a. Suppose a 15 to 18-year-old male from Chile was 168 cm tall from 2009 to 2010.
The z-score when x = 168 cm is z = _______.
This z-score tells you that x = 168 is ________ standard deviations to the ________ (right or left) of the mean _____.

b. Suppose that the height of a 15 to 18-year-old male from Chile from 2009 to 2010 has a z-score of z = 1.27.
What is the male’s height?
The z-score (z = 1.27) tells you that the male’s height is ________ standard deviations to the __________ (right or left) of the mean.

 


Try It

Use the information in Example 3 to answer the following questions.

  1. Suppose a 15 to 18-year-old male from Chile was 176 cm tall from 2009 to 2010. The z-score when x = 176 cm is z = _______. This z-score tells you that x = 176 cm is ________ standard deviations to the ________ (right or left) of the mean _____ (What is the mean?).
  2. Suppose that the height of a 15 to 18-year-old male from Chile from 2009 to 2010 has a z-score of z = –2. What is the male’s height? The z-score (z = –2) tells you that the male’s height is ________ standard deviations to the __________ (right or left) of the mean.

 



Example 4

From 1984 to 1985, the mean height of 15 to 18-year-old males from Chile was 172.36 cm, and the standard deviation was 6.34 cm. Let Y = the height of 15 to 18-year-old males from 1984 to 1985. Then Y ~ N(172.36, 6.34).

The mean height of 15 to 18-year-old males from Chile from 2009 to 2010 was 170 cm with a standard deviation of 6.28 cm. Male heights are known to follow a normal distribution. Let X = the height of a 15 to 18-year-old male from Chile in 2009 to 2010. Then X ~ N(170, 6.28).

  1. Find the z-scores for x = 160.58 cm and y = 162.85 cm.
  2. Interpret each z-score. What can you say about x = 160.58 cm and y = 162.85 cm?

 


Try It

In 2012, 1,664,479 students took the SAT exam. The distribution of scores in the verbal section of the SAT had a meanµ = 496 and a standard deviation σ = 114. Let X = a SAT exam verbal section score in 2012. Then X ~ N(496, 114).

Find the z-scores for x1 = 325 and x2 = 366.21. Interpret each z-score. What can you say about x1 = 325 and x2 = 366.21?

 



Example 5

Suppose x has a normal distribution with mean 50 and standard deviation 6.
Use empirical rule to interpret the data distribution.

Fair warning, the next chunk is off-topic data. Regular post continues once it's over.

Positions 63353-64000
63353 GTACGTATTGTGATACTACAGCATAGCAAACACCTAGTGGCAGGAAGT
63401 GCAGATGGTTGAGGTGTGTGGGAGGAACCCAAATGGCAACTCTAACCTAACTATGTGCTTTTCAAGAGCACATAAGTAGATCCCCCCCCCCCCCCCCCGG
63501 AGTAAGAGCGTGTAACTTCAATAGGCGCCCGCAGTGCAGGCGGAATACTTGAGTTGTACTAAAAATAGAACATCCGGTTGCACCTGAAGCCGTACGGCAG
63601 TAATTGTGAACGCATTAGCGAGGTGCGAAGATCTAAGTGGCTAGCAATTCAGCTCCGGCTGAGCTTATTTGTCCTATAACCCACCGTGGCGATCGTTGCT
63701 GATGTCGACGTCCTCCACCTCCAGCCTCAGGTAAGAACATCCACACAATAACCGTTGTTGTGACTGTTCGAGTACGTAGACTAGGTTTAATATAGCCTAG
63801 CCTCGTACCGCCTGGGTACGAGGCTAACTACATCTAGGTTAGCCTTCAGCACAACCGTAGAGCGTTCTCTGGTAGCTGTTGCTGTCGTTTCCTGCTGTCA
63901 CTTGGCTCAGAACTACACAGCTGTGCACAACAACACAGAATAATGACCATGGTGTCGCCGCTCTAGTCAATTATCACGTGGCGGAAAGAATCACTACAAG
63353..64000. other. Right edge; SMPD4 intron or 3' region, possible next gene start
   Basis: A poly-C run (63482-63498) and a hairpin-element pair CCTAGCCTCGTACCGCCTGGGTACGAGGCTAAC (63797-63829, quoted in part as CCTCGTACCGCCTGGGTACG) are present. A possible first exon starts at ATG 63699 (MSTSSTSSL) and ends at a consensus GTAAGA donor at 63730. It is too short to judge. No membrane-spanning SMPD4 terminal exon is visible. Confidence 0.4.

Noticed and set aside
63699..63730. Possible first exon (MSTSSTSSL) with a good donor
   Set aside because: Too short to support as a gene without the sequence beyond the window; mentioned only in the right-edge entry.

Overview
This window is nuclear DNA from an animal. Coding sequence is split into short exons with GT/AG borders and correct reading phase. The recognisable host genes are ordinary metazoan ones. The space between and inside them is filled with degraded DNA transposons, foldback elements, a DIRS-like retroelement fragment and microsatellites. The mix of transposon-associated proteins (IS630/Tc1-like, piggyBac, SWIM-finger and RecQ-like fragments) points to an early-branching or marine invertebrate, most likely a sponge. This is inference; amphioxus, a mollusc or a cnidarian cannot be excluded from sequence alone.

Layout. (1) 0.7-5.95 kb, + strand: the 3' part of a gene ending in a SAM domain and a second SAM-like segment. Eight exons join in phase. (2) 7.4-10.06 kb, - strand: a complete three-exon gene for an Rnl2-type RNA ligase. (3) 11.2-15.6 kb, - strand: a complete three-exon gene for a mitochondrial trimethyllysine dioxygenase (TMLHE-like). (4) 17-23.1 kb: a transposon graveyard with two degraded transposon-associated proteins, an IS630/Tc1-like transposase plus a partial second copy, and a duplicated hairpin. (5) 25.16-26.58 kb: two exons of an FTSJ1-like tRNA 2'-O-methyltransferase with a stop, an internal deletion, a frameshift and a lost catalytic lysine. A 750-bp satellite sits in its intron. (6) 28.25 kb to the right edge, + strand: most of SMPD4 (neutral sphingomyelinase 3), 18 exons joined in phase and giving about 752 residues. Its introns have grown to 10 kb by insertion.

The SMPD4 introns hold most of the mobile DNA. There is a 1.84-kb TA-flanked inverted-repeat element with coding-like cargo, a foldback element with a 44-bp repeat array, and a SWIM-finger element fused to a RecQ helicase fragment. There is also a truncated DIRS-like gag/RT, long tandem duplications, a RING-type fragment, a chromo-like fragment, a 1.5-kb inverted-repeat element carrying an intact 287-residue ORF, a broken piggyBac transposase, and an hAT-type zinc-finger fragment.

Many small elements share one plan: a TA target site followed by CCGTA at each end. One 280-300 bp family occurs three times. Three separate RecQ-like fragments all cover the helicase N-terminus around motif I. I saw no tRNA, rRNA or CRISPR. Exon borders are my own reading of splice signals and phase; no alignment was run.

Try It

Suppose X has a normal distribution with mean 25 and standard deviation five. Between what values of x do 68% of the values lie?

 



Example 6

From 1984 to 1985, the mean height of 15 to 18-year-old males from Chile was 172.36 cm, and the standard deviation was 6.34 cm.
Let Y = the height of 15 to 18-year-old males in 1984 to 1985, Y ~ N(172.36, 6.34).
(The variable Y is normally distributed. )

  1. About 68% of the y values lie between what two values?
    These values are ________________. The z-scores are ________________, respectively.
  2. About 95% of the y values lie between what two values?
    These values are ________________. The z-scores are ________________ respectively.
  3. About 99.7% of the y values lie between what two values?
    These values are ________________. The z-scores are ________________ respectively.

Try It

The scores on a college entrance exam have an approximate normal distribution with mean, µ = 52 points and a standard deviation, σ = 11 points.

.

 



References

“Blood Pressure of Males and Females.” StatCruch, 2013. Available online at http://www.statcrunch.com/5.0/viewreport.php?reportid=11960 (accessed May 14, 2013).

“The Use of Epidemiological Tools in Conflict-affected populations: Open-access educational resources for policy-makers: Calculation of z-scores.” London School of Hygiene and Tropical Medicine, 2009. Available online at http://conflict.lshtm.ac.uk/page_125.htm (accessed May 14, 2013).

“2012 College-Bound Seniors Total Group Profile Report.” CollegeBoard, 2012. Available online at http://media.collegeboard.com/digitalServices/pdf/research/TotalGroup-2012.pdf (accessed May 14, 2013).

“Digest of Education Statistics: ACT score average and standard deviations by sex and race/ethnicity and percentage of ACT test takers, by selected composite score ranges and planned fields of study: Selected years, 1995 through 2009.” National Center for Education Statistics. Available online at http://nces.ed.gov/programs/digest/d09/tables/dt09_147.asp (accessed May 14, 2013).

Data from the San Jose Mercury News.

Data from The World Almanac and Book of Facts.

“List of stadiums by capacity.” Wikipedia. Available online at https://en.wikipedia.org/wiki/List_of_stadiums_by_capacity (accessed May 14, 2013).

Data from the National Basketball Association. Available online at www.nba.com (accessed May 14, 2013).

Concept Review

A z-score is a standardized value. Its distribution is the standard normal, Z ~N(0, 1). The mean of the z-scores is zero and the standard deviation is one. If zis the z-score for a value x from the normal distribution N(µ, σ) then z tells you how many standard deviations x is above (greater than) or below (less than) µ.

Formula Review

Z ~ N(0, 1)

z = a standardized value (z-score)

mean = 0; standard deviation = 1

To convert z-score into raw data: raw data = μ + (z)σ

To convert data into z-score:  [latex]\displaystyle{z}=\frac{{x - \mu}}{{\sigma}}[/latex]